Don’t Be Afraid to Ask About Medical Cannabis for Acute Pain

Don't Be Afraid to Ask About Medical Cannabis for Acute Pain

State lawmakers did Utah patients a big favor a few years ago when they added acute pain to the list of qualifying conditions for Medical Cannabis. If you did not hear about the addition, you’re not alone. We have talked to a lot of patients who still don’t know that Medical Cannabis is an appropriate treatment for some types of acute pain.

For purposes of clarification, here is language relating to acute pain taken directly from the Utah Department of Health & Human Services Center four Medical Cannabis. It describes when acute pain can be treated with Medical Cannabis:

“Acute pain that is expected to last for 2 weeks or longer for an acute condition, including a surgical procedure, for which a medical professional may generally prescribe opioids for a limited duration.”

What It Means in Simple English

Let us unpack the official language to learn what it means in simple English. First and foremost, acute pain is pain that is expected to last a short time. There is no black-and-white measurement of its duration. However, for the purposes of Utah’s Medical Cannabis law, chronic pain (a.k.a. persistent pain) is “pain lasting longer than two weeks.” Therefore, it is safe to assume that acute pain lasts for two weeks or less.

Next up is the qualification of an acute condition. The language specifically cites surgical procedures, which gives us a good idea of what an acute condition is. It is a temporary condition that is expected to resolve in a relatively short amount of time. That is generally the nature of surgical procedures.

Finally is the qualification of treating that temporary condition with prescription opioids. If a doctor would normally recommend prescription opioids as a pain treatment for the duration, Medical Cannabis is now an option.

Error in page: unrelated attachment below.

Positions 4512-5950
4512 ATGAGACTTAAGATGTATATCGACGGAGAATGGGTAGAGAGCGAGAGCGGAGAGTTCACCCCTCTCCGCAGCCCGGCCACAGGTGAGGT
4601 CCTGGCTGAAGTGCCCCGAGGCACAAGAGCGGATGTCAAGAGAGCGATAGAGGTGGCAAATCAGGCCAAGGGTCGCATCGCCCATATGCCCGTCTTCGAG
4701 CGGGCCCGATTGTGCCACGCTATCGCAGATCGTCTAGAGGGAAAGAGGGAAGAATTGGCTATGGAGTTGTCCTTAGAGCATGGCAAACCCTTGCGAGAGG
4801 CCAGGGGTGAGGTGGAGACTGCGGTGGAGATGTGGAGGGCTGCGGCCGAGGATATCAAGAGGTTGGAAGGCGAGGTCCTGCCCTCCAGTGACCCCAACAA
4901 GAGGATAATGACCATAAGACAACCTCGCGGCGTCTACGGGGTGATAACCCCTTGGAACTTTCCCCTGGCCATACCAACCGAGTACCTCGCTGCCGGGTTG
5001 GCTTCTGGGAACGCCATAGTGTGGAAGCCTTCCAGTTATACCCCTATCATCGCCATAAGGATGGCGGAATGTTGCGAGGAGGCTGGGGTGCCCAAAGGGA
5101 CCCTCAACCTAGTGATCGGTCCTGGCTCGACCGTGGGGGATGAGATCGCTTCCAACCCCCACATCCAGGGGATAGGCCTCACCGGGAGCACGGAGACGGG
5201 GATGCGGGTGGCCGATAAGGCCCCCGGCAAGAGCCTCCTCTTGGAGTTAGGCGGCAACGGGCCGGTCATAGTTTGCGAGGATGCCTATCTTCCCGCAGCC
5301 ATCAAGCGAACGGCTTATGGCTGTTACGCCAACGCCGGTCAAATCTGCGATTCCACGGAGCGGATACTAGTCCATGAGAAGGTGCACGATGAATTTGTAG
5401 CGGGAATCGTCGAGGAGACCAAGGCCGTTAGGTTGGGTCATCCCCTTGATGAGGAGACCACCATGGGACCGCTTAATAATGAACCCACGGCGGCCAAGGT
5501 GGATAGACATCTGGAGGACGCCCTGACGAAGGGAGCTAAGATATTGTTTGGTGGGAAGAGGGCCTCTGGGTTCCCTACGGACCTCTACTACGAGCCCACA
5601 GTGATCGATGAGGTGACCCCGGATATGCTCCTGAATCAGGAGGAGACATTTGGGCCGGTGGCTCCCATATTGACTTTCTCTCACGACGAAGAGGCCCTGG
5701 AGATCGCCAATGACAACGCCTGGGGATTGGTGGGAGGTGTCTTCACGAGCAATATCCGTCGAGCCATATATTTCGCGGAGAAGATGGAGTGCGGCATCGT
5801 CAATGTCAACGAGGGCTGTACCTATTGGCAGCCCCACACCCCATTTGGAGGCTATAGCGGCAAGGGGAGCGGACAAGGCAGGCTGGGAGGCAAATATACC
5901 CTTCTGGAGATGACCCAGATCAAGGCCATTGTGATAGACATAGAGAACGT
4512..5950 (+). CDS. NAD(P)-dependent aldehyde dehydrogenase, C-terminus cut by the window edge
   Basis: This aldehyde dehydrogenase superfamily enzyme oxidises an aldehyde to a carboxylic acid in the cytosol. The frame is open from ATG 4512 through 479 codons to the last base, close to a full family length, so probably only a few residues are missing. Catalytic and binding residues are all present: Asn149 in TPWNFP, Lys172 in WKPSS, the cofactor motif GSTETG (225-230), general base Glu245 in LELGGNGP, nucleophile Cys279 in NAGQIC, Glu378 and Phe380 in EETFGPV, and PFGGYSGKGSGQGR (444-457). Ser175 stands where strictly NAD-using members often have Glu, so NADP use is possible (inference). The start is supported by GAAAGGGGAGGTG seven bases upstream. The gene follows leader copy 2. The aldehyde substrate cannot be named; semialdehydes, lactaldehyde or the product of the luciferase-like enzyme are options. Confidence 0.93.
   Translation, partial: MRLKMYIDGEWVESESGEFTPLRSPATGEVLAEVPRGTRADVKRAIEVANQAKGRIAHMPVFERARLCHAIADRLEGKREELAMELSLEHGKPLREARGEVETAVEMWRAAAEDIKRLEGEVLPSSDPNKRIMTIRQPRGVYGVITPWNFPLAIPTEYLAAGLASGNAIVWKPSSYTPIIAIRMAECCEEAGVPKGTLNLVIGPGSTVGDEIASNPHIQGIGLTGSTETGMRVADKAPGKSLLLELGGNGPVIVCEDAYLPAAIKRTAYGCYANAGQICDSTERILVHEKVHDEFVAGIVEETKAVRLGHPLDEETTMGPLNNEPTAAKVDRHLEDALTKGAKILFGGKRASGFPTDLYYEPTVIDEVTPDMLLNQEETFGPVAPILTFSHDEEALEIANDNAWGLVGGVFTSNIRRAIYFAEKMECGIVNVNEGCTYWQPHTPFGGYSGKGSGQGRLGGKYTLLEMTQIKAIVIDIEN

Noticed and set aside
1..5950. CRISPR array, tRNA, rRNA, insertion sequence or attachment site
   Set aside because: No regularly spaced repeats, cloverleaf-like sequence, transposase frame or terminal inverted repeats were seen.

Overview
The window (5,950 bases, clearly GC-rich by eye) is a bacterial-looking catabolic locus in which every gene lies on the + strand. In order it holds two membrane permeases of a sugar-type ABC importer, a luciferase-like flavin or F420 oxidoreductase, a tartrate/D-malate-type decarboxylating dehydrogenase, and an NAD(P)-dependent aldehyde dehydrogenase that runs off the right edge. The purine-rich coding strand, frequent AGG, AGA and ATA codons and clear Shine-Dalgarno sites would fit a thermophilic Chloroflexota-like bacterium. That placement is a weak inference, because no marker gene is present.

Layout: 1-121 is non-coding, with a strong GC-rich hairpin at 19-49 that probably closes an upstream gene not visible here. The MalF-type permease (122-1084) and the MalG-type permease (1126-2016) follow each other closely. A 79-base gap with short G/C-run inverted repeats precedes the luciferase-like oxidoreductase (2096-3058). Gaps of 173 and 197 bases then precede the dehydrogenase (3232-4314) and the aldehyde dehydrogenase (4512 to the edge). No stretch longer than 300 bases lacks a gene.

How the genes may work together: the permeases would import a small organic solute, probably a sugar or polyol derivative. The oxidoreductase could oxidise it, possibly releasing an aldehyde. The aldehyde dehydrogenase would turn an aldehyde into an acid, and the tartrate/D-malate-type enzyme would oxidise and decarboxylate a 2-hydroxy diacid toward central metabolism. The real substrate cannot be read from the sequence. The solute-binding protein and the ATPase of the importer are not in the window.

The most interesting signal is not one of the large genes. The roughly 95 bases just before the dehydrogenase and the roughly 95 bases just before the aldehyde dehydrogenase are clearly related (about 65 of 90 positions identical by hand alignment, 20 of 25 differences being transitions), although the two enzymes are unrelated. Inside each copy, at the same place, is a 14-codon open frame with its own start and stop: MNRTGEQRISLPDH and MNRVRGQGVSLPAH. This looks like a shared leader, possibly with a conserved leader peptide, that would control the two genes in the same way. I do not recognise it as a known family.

Let’s say you were planning to undergo joint replacement surgery. Your doctor warns you that you are likely to experience significant pain for anywhere from a few days to a couple of weeks. She also says that prescription opioids are usually offered in such situations. Under the law, you could probably choose Medical Cannabis instead.

You Would Need a Medical Provider’s Recommendation

Just as with using Medical Cannabis for chronic pain, using it to manage acute pain would still require a medical provider’s recommendation. In the case of the previously cited example, the surgeon would be the most likely medical provider to make the recommendation. But what if a surgeon isn’t comfortable doing so?

As a patient, you are not required to get a recommendation directly from your surgeon. Any Qualified Medical Provider (QMP) or Limited Medical Provider (LMP) with prescribing authority can recommend Medical Cannabis after reviewing your case and verifying your eligibility.

You would get your medical provider’s recommendation, submit your application through the state’s electronic verification system (EVS), and then wait for your Medical Cannabis Card to arrive via email. Processing can take up to 15 days, so it’s wise to apply for a card at least several weeks in advance of the need.

Happy to Answer Your Questions

Acute pain is now a qualifying condition for Medical Cannabis in Utah. If you plan to undergo an acute event for which you might otherwise be prescribed opioid medications, and you want to know more about Medical Cannabis, feel free to make an appointment at any one of our clinics in the state.

We are happy to answer any questions you might have about Medical Cannabis and its appropriateness for you. We help patients complete and submit their Medical Cannabis Card applications – both for new cards and annual renewals.

Related Articles

Subscribe to our newsletter below to keep the canna-education coming.
Published May 28, 2024

Stay Informed

Get the latest on KindlyMD clinic news, services & more.
Would love your thoughts, please comment.x
linkedin facebook pinterest youtube rss twitter instagram facebook-blank rss-blank linkedin-blank pinterest youtube twitter instagram